In the aftermath of any significant personal injury-causing event, many concerns immediately come to the forefront for an involved participant. Who covers lost wages? Who covers my medical expenses? What compensation will I receive? There is a necessary tension or necessary choice confronting anyone involved in an automobile accident. On the one hand, there is the notion that the insurance companies can handle it. In this “they will handle it” scenario the claims for property damage, medical treatment and attendance, lost wages, and other personal injuries are submitted to an insurance company who then arbitrarily arrives at the appropriate amount for each [or lets settlement software spit out an arbitrary number]. On the other hand, the other option is for the individual involved in that car accident to retain an experienced car accident lawyer as our friend Attorney Eric T. Kirk recommends.
The motivations for each decision are clear, forthright and understandable. The person in the first scenario is motivated by a desire to save money, to not incur legal fees, and in particular litigation costs. Where that person has a sense that the claim is perhaps not a significant one to needlessly incur legal fees and costs.
These concerns are no doubt important to second the individual- the one who has made a choice to “lawyer-up” and retain personal injury counsel. However, this person has also expressed a desire to ensure that they receive full compensation for their injury or loss. This person has decided that an experienced advocate, with potentially decades of background in handling claims such as theirs, might be best suited to give them advice. They believe they improve their chances of getting every benefit to which they might be entitled under the law. For example, if during the course of a car accident claim an individual decides that they made a mistake. That they made a choice or elected an option, and have now changed their mind and no longer wish to pursue that option.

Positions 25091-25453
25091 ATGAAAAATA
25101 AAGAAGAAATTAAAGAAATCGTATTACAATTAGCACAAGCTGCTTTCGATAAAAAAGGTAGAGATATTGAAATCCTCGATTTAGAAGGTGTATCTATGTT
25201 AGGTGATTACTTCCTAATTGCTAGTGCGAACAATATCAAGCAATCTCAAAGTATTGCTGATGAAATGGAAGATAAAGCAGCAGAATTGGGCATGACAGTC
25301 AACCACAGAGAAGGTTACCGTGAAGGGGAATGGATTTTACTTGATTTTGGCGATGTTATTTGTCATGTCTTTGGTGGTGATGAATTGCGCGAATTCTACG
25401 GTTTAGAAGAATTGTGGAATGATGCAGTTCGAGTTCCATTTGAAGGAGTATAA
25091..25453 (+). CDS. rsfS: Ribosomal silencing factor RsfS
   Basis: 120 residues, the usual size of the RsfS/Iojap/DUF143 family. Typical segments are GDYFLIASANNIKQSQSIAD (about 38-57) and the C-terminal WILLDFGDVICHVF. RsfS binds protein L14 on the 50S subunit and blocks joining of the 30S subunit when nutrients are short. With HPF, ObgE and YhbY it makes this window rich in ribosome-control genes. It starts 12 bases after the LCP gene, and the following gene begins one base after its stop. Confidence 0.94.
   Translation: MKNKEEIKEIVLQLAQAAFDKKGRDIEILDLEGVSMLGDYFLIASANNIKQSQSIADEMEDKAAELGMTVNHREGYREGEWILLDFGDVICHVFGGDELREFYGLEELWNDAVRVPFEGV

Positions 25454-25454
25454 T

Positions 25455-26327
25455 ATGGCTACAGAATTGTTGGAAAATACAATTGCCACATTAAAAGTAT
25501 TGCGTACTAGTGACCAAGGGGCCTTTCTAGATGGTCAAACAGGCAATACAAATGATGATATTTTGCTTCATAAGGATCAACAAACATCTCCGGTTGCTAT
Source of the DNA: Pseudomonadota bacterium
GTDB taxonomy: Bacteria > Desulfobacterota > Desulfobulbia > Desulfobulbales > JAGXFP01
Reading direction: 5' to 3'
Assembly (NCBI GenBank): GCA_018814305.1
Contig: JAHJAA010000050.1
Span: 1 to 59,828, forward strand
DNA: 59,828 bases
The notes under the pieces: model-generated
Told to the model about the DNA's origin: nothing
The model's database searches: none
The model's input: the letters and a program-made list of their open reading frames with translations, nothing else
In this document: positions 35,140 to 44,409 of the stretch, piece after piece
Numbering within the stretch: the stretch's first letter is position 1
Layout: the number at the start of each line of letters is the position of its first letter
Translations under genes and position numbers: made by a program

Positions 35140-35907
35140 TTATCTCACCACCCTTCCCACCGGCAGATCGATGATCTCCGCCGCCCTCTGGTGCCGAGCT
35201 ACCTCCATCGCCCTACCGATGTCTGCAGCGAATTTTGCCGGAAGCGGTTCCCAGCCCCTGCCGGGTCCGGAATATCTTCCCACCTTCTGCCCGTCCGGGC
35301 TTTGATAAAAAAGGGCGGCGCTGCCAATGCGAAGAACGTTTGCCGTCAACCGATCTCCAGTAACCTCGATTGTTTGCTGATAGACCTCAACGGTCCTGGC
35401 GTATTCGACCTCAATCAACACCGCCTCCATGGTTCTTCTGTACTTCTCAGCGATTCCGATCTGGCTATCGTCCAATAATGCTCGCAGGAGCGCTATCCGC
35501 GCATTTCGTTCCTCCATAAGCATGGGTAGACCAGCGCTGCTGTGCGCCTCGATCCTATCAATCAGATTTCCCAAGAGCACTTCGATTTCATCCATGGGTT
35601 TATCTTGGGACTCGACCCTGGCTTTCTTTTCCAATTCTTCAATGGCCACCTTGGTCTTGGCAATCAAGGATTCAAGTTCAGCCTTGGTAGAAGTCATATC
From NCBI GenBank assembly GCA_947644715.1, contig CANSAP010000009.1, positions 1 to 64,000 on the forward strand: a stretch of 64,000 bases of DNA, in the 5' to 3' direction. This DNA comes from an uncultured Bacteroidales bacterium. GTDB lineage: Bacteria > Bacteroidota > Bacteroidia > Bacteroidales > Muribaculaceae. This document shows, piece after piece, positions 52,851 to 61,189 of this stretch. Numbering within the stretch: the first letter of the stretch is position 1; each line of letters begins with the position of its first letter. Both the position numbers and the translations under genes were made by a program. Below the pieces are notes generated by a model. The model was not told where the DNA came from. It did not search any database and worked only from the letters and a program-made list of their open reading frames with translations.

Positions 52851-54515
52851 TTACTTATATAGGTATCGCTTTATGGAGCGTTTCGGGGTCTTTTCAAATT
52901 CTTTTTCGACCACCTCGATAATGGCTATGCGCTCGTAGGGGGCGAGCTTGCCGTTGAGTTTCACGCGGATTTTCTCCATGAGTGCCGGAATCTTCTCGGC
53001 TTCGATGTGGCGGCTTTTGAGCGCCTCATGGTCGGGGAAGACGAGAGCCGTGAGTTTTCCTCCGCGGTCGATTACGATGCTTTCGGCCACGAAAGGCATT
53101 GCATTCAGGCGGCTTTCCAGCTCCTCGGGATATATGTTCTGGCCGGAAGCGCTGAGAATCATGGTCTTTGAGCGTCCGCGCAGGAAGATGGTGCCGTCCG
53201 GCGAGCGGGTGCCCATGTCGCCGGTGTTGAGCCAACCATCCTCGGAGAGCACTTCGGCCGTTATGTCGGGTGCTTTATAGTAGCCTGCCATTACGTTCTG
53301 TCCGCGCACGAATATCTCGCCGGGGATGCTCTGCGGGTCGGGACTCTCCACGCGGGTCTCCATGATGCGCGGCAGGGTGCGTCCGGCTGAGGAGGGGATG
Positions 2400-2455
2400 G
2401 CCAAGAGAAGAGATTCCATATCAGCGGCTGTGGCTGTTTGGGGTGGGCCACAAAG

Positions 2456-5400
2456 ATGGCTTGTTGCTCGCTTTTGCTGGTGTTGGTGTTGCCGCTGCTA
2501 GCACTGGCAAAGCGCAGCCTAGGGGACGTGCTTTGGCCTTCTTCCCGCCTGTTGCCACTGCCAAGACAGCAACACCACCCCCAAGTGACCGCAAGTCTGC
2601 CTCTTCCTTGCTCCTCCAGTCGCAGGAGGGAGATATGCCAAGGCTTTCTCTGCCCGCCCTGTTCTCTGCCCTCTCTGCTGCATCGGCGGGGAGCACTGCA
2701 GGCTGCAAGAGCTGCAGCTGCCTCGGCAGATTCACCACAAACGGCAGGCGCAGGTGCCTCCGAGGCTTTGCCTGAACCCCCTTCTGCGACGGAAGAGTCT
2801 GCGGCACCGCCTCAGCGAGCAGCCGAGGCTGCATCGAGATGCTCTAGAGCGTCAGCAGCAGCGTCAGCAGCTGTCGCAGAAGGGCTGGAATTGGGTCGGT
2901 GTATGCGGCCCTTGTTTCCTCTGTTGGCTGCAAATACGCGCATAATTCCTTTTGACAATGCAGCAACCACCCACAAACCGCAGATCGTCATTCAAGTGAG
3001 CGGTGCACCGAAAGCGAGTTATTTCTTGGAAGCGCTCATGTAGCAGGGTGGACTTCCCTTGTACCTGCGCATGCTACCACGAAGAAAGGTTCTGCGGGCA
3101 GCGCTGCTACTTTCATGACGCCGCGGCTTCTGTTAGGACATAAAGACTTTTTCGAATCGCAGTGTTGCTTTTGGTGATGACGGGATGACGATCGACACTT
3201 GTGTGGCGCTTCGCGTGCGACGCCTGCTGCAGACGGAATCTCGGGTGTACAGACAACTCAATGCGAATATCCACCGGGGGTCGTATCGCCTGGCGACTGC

Do they have recourse? In this hypothetical example assume is a substantive right for that individual to change their mind within a fairly short period of time. Now, if the insurance company perceives that the choice the person has made is favorable to the insurance company, do they have an obligation to tell or to inform the person of their rights? Does the insurance company have to advise that they have a right under the law to change their mind. Courts and many jurisdictions have ruled, in fact, they do not. Even when the person who has made the error or changed their mind is a customer [an insured] of that insurance company. The reasoning sometimes offered in advance is that an insurance company -even with respect to its own insured- does not stand in the same shoes as legal counsel and is not expected or required to render legal advice about the options and avenues available to the injured person. These courts have ruled that although an insurance company, even in respect to its own insured, does not occupy that position, the attorney does, and indeed is expected to. It is part of their role as a personal injury attorney to make sure the injured person understands each of the rights and each of the options available, and, gives guidance as to which is best.
If you are in need of an attorney, contact one near you to schedule a consultation where you can ask any questions you may have.